Dedece together with Vola, and Architecture Australia organised an intimate dinner for Glenn Murcutt to celebrate Australia’s most internationally recognised architect.
Glenn is world renowned as a sole practitioner architect, who treasures and respects the Australian environment.
Murcutt’s oeuvre consists almost entirely of single-family houses. “I tire of working on one project for too long, and larger projects mean years,” he said. “To work on many smaller projects involves many clients. This provides the opportunity for much experimentation and hence stimulation for me.”
In 1992 Glenn was awarded the Gold Medal of the Australian Institute of Architects; in 1996 he was awarded the Order of Australia (AO); in 2002 he received the Pritzker Prize, considered the equivalent of the Nobel Prize for architecture; and in 2009 he was awarded the Gold Medal of the American Institute of Architects
In his 2002 Pritzker Prize acceptance speech, Murcutt said: …. “I cannot pursue my architecture without considering the minimization of energy consumption, simple and direct technologies, a respect for site, climate, place and culture. Together, these disciplines represent for me a fantastic platform for experimentation and expression. Of particular importance is the junction of the rational and the poetic resulting hopefully in works that resonate and belong to where they reside.”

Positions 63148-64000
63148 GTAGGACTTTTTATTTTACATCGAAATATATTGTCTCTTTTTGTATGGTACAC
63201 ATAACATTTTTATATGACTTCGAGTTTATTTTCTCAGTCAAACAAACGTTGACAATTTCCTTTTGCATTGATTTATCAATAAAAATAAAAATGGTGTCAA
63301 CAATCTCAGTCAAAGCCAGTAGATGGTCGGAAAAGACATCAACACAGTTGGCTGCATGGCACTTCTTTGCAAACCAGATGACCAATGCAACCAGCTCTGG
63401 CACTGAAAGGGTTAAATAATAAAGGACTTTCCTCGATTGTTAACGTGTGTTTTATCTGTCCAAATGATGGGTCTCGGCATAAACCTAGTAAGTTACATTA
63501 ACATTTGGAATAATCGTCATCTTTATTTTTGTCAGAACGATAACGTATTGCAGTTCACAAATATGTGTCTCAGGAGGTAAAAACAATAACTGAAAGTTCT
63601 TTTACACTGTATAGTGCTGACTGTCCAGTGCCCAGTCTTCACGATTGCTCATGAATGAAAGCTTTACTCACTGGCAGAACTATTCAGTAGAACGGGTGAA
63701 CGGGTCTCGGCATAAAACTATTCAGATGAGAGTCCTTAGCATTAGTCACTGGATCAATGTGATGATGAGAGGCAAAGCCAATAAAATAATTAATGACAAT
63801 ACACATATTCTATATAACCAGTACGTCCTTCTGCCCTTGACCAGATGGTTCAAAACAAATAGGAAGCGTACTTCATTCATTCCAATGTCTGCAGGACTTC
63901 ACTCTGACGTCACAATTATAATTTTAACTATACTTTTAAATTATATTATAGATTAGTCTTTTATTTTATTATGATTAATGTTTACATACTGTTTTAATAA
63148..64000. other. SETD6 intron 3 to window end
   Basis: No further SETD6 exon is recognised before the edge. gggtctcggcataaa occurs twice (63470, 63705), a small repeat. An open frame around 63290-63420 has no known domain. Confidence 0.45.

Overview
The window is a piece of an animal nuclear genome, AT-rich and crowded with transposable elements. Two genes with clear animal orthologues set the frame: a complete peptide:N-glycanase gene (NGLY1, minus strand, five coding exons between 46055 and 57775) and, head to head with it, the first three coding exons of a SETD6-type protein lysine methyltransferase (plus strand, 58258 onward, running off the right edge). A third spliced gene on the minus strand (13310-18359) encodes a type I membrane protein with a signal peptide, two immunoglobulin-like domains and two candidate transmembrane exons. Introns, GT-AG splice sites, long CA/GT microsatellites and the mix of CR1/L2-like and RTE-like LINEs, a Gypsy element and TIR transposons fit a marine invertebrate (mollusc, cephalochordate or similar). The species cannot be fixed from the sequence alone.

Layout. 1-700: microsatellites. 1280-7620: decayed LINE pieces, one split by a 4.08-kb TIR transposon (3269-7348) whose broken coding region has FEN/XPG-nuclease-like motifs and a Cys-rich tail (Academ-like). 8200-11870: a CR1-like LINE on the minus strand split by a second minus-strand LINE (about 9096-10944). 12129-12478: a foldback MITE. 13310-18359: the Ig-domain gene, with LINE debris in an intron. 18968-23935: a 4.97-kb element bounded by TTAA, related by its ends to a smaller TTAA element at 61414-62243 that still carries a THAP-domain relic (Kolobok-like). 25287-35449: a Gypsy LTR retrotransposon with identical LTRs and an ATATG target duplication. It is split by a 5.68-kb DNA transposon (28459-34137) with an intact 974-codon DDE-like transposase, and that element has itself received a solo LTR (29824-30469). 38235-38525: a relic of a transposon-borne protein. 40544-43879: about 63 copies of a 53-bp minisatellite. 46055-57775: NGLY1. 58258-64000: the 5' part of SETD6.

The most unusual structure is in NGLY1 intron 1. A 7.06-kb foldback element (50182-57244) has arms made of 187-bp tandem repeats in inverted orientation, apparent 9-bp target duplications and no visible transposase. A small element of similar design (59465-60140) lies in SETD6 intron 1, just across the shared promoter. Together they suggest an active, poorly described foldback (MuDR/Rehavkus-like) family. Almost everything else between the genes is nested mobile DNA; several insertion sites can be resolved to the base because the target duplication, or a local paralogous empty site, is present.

Through the informal “Q&A” format, Glenn covered many varied topics including – his upbringing in Papua New Guinea, his mentors and peers at university; his close professional working relationships with James Taylor ( engineer), Anthony Browell ( architectural photographer ) and Wendy Lewin ( architect wife ) ; ideal client working relationships ; western culture of materialism and mediocrity : architectural awards and awards jurors in Australia ; and his pet hate ” The Land and Environment Court ” ( NB Glenn’s record to date 14 wins – 1 loss )
Since forming his own practice in Sydney in 1969, Murcutt has preferred to work alone, in contrast to most other architects of his stature. By working alone, I freed myself of the pressures of responsibility towards staff. He takes advantage of this freedom by traveling and teaching around the world. When a project warrants it, he collaborates with peer architects, including his wife, Wendy Lewin.
You will be able to read the full transcript of the “Q & A” session in the upcoming edition of Architecture Australia – due for release in Feb 2011.